It's safe to say that our City Council has historically gone weak in the knees whenever the Legislature threatens to undo city development codes and environmental regulations on behalf of an influential group of developer lobbyists. This year, of course, was no exception, thanks to a heightened sense of the-sky-is-falling urgency from staff and Council's apparent unwillingness to put up much of a fight.
In March, for example, Council dutifully agreed (on a 5-2 vote) to repeal the city's development project duration rules rather than risk Austin-bashing lawmakers taking the repeal matter into their own hands. Council members, to their credit, at least brought in outside counsel to advise them on the seriousness of the threat. The city-hired attorney presented them with two options: either repeal the ordinance in one fell swoop, or just suspend enforcement of the rules until staff could come up with a revised ordinance. Council decided to take what they believed to be the safest, albeit most radical approach, and repealed the thing immediately while directing staff to revise a new ordinance.
Critics warned that such a move would allow old, abandoned projects to spring to life anew, causing even more development to take shape under less restrictive rules, and thus defeating the purpose of environmental control regulations in the watershed.
Today (Aug. 29) Council will consider another development deal derived from a legislative threat (this one reportedly made in the form of a backroom arm-twisting of staff, which is recommending approval). A proposal brought by the children of landowner Eli Garza (Item 39) seeks a variance to the Save Our Springs Ordinance to allow for the mixed-use build-out of the remaining 34.6 acres of Southwest Austin property of what used to be vast ranch land that the Garza family has owned since the Twenties. The city has a long, sordid history with the Garza family, played out in courtrooms, in settlement negotiations, and of course, at the Lege.
Many readers will recall the long, drawn-out battle involving the construction of a giant Lowe's store on Garza-owned property on Brodie Lane, during the contentious era of big-box fights over the aquifer in the early Aughties. Lowe's and the Garza family got most of what they wanted, and the city got some mediation money out of the deal. (Lowe's, incidentally, was represented by lobbyist Bruce Todd, who's now serving as an interim Travis County Commissioner while still juggling his lobby work for clients.)
Fast forward to this past spring, when lobby agents for the Garza family teamed up with agents for San Antonio billionaire Red McCombs, who had a proposed office project in the works along Southwest Parkway. The two lobby forces convinced staff and some members of Council that the city would have hell to pay at the Lege if their deals, both in need of site-specific amendments to SOS, failed to win staff support and a subsequent vote from Council.
Fast forward again to last Thursday, Aug. 22, when Council considered the two Garza-McCombs proposals, both of which required a super-majority of six votes. The McCombs deal was deemed the worst of the two and it died immediately; Council Member Bill Spelman moved to deny the proposal and everyone except Mayor Lee Leffingwell followed suit. The Garza proposal also failed to secure six votes (Council Members Kathie Tovo and Laura Morrison voted no). Normally that would have been the end of the road for a proposal requiring six votes, but Council decided to bring it back today (Aug. 29) for second and third readings because Morrison signaled that she might switch her vote to yes once she had some questions answered to her satisfaction. At press time, there was no word from Morrison's office on which way she she'd swing.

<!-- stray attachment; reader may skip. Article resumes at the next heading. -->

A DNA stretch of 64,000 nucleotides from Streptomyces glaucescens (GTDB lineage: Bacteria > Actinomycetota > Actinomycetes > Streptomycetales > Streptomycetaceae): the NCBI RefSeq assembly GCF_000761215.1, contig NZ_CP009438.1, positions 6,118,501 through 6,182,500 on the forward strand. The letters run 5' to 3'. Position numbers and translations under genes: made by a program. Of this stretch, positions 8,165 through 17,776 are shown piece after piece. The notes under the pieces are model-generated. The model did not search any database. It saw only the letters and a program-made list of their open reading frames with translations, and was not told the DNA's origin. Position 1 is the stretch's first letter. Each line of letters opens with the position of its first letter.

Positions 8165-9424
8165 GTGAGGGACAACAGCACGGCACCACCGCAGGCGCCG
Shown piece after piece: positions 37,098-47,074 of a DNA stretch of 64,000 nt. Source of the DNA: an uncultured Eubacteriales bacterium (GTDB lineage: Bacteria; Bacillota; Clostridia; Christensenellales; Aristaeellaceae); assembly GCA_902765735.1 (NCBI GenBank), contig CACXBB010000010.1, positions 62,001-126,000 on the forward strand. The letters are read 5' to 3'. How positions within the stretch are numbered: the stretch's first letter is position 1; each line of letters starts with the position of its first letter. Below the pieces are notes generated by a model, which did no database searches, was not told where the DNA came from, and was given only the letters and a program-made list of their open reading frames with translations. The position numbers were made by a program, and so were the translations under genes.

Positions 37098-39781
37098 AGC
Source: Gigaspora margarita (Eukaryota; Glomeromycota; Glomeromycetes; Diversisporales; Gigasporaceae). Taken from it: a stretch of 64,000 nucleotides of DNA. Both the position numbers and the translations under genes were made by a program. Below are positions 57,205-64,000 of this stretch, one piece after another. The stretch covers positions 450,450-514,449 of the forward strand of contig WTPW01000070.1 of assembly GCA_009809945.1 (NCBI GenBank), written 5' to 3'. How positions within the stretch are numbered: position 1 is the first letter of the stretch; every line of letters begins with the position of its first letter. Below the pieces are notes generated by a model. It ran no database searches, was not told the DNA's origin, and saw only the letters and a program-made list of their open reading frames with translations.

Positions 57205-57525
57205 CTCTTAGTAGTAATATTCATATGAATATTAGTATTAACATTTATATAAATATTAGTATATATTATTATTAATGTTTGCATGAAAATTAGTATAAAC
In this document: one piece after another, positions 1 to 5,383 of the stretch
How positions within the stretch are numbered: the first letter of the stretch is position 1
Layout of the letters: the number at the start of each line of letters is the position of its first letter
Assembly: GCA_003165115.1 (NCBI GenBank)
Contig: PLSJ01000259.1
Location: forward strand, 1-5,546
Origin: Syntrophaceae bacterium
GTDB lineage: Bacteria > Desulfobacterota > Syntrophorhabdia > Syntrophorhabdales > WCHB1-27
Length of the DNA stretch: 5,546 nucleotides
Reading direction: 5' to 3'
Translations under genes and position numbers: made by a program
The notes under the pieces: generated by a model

Bill Bunch, who heads the Save Our Springs Alliance, says he and others learned of the Garza-McCombs Lege threats toward the end of the regular legislative session. "That's when the [development proposals] started getting some momentum, and that's when we got wind of it and filed open records requests," he said. "We didn't know much of the details at all, other than, 'we have to do this or the world was going to end.'" According to Bunch, staff dragged its feet on responding to the open records request, but finally released the documents this week on Tuesday morning, and the other SOS members were still poring over the paperwork for any red flags that could potentially work to delay, or maybe defeat, today's vote.
Opponents of proposals like this one do allow that the Garza plan offers one bright spot: a land easement that would provide a piece of the property puzzle needed to complete the Violet Crown trail. But as environmentalist Steve Beers put it last week, there should be some way of guaranteeing that the easement for the trail would be more than "just a sidewalk between two parking lots." Bunch adds that, given the city's troubled history with the Garza family, the city already has "one or two alternatives for the trail," and it might be safer to rely on one of those back-pocket alternatives than a promised easement from the Garza family.
And, he adds, the Lege doesn't exactly have a history of laying off Austin whenever the city waters down existing development rules in response to threats from the lobby crowd at the Capitol. "You're not reducing the Austin-bashing threats, you're just increasing them," he said. "You're inviting others to make the same threat."
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